And ask yourself a few questions as you decide on appliances and layout: Will you need to set up plumbing, gas, or electric lines to your outdoor space? What about drainage for rainwater? Remember that construction of permanent structures usually requires permits, footings, and inspection by municipal engineers, advises Fouerti. Check with your local zoning board or city building department before embarking on the project.

above: outdoor cook spaces are particularly charming poolside. 14
Above: Outdoor cook spaces are particularly charming poolside.

5. Wiggle room in the budget? Splurge on an extra (or two).

Once you’ve gotten the essentials in place, if you still have money in your budget, consider adding an accessory that will make your outdoor space that much more usable and enjoyable. Love entertaining for a crowd? Add a pizza oven: Fouerti recommends the popular XO Outdoor 40-Inch Wood-Fired Pizza Oven, ($3,149); if your budget is limited, consider the Forte 14-Inch Portable Pellet Pizza Oven ($224.99). For summer cocktail hours, a wine fridge or kegerator keeps beverages cold and at the ready, separate from the fridge for meats and veggies by the grill.

above: a small scale
 kitchen with optimal functionality. 15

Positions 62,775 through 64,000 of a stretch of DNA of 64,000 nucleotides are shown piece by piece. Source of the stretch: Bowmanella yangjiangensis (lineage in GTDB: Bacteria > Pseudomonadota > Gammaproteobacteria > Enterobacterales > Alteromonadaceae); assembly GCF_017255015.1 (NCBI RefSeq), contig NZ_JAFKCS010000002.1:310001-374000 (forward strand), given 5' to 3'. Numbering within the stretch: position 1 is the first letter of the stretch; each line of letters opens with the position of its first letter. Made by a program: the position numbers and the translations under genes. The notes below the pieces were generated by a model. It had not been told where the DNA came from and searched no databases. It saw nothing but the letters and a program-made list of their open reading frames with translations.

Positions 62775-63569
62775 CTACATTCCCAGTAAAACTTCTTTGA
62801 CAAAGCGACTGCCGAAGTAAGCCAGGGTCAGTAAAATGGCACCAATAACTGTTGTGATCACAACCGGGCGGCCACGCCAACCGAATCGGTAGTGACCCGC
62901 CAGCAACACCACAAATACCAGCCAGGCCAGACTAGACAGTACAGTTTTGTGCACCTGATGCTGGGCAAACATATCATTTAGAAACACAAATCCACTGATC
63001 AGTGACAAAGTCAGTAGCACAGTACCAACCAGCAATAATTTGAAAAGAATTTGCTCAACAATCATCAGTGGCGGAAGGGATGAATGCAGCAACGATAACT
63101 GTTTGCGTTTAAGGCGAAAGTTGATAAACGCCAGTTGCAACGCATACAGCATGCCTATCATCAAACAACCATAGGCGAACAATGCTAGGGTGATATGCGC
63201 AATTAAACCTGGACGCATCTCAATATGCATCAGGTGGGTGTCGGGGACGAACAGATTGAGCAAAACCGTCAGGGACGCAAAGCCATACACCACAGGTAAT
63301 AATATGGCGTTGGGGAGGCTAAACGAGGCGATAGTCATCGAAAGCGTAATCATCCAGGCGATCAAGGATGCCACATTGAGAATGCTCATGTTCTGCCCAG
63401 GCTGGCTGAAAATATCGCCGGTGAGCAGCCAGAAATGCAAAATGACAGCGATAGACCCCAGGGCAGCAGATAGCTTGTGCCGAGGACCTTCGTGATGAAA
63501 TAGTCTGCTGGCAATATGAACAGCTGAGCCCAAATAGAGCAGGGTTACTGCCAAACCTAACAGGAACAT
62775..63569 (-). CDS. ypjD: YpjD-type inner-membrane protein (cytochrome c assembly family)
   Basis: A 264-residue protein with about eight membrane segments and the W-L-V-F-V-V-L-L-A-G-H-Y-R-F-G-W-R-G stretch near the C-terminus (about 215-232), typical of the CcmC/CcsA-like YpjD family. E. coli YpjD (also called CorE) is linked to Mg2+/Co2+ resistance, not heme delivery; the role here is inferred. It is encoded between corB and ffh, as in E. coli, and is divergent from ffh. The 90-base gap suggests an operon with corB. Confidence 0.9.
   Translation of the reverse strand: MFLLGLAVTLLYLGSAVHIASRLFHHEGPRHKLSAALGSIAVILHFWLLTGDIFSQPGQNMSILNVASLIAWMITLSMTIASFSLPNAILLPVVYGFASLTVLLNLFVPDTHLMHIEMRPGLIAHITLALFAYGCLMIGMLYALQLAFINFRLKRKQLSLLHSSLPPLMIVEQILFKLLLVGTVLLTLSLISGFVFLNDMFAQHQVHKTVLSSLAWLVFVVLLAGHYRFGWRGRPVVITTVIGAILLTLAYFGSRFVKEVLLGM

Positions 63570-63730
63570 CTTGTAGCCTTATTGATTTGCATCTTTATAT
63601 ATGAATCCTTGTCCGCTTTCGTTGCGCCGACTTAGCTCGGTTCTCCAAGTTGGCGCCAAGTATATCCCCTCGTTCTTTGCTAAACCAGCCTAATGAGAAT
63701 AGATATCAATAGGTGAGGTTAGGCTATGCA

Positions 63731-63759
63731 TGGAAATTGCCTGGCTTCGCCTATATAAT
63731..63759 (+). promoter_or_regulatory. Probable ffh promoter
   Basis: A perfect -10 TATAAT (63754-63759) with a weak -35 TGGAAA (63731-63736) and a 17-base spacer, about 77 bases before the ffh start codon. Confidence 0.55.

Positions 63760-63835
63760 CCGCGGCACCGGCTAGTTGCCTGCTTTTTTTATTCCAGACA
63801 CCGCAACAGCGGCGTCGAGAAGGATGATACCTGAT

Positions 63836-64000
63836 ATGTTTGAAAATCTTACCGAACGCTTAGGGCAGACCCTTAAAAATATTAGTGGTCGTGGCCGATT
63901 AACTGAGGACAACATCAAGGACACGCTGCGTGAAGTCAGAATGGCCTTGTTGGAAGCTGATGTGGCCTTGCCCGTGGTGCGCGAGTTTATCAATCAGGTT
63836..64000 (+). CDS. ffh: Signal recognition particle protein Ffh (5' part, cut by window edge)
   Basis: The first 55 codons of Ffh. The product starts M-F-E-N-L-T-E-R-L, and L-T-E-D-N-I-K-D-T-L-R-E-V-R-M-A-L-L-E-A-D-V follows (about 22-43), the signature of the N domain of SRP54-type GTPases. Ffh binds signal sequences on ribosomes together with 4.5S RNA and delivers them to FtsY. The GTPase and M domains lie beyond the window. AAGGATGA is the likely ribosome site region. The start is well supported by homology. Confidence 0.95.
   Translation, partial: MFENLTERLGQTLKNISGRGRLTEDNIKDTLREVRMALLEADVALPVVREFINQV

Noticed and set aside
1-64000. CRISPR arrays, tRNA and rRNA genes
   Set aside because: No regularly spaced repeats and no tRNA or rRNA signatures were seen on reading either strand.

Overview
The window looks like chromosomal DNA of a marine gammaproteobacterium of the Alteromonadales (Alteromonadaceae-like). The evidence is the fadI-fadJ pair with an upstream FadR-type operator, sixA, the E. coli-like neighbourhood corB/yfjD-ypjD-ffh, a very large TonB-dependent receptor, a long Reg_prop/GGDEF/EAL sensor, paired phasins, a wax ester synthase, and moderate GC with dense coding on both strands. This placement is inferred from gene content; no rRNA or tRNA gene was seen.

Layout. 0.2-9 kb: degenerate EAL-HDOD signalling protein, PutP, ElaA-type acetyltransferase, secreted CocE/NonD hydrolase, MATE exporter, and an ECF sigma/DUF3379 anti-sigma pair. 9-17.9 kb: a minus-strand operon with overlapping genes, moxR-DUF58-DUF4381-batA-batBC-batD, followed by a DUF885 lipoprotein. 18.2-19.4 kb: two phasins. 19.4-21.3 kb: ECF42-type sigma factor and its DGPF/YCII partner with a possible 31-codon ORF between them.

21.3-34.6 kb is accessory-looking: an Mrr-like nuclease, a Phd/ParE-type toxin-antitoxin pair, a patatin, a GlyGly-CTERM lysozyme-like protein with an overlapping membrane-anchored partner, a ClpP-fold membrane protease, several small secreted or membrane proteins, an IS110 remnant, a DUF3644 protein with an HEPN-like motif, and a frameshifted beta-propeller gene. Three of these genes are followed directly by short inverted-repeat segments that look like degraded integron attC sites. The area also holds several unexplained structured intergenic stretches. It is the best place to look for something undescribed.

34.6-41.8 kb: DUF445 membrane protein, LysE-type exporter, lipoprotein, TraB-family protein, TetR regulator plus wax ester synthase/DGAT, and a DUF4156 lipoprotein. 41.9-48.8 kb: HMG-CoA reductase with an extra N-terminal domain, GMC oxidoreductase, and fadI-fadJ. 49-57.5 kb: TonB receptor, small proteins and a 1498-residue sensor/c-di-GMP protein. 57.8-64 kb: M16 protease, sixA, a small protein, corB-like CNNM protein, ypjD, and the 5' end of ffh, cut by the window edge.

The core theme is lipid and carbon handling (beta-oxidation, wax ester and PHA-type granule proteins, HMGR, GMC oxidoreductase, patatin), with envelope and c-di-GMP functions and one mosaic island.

Above: A small-scale kitchen with optimal functionality.

6. Prepare for the weather.

Make sure to choose materials specifically designed for outdoor use: Appliances Connection surveyed a group of designers, who recommend stainless-steel, teak, or cypress cabinets; Dekton or concrete counters; and UV-resistant materials. Anything with a water line (i.e., a sink) will need to be winterized in the colder months. And an expert tip? Figure out where the sun will be in relation to your kitchen and seating, Allie Mann, senior designer for Case Design/Remodeling in Bethesda, MD, told Appliances Connection. You don’t want sun (or wind) in your face; orient a different way, or consider a screen or fabric shade.

above: don’t forget lighting to illuminate cooking surfaces, and set a m 16
Above: Don’t forget lighting to illuminate cooking surfaces, and set a mood.

7. Set the scene. 

Last but not least, add accessories like outdoor lighting, dining furniture, and maybe even a fire pit (like the Safavieh Bangkok Fire Pit) to create an open-air space for cooking (and eating) in all summer long.

To outfit your outdoor kitchen and see more tips, head to Appliances Connection.